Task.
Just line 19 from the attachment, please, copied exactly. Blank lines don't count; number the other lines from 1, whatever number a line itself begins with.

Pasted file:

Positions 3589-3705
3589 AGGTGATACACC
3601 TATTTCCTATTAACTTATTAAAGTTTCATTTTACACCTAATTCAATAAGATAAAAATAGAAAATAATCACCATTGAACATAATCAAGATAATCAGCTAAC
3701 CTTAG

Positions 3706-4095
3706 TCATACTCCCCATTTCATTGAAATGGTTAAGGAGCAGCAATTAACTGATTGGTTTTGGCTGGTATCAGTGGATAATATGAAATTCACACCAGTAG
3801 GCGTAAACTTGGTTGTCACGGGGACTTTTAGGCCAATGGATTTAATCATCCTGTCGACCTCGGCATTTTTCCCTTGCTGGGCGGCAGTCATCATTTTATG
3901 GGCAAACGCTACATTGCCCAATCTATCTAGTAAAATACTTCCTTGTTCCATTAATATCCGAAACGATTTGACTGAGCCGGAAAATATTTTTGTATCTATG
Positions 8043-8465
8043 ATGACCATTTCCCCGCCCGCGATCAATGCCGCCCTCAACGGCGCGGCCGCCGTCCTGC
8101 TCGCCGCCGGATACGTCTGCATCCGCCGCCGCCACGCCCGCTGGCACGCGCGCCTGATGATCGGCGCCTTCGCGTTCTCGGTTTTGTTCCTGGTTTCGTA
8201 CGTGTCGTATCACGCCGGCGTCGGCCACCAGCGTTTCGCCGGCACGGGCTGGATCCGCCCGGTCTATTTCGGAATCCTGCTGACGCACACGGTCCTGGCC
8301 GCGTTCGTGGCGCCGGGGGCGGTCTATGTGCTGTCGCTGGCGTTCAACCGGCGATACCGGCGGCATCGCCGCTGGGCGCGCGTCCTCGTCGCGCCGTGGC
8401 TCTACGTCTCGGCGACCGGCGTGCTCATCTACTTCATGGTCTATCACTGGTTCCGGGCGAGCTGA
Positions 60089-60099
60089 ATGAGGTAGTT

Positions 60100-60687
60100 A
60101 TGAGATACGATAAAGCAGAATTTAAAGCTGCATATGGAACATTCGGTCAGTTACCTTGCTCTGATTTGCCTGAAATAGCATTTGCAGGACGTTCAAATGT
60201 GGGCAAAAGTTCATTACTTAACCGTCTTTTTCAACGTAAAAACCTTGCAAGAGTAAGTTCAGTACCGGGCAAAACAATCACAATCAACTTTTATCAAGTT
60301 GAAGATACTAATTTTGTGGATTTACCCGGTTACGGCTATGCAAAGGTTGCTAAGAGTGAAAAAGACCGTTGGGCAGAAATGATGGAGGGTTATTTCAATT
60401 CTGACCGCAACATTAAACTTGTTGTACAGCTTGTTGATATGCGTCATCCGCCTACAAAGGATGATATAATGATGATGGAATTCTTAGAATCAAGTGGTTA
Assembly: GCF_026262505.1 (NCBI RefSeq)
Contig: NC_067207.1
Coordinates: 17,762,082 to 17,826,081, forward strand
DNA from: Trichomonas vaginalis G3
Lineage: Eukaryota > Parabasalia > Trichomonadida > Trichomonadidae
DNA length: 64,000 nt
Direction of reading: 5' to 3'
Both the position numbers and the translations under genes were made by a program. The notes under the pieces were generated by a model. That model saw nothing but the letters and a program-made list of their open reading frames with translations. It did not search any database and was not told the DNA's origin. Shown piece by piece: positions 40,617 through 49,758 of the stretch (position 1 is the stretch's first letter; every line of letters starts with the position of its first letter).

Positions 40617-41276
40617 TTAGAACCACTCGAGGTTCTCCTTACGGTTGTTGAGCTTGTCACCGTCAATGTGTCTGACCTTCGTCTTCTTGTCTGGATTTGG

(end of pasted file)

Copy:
60101 TGAGATACGATAAAGCAGAATTTAAAGCTGCATATGGAACATTCGGTCAGTTACCTTGCTCTGATTTGCCTGAAATAGCATTTGCAGGACGTTCAAATGT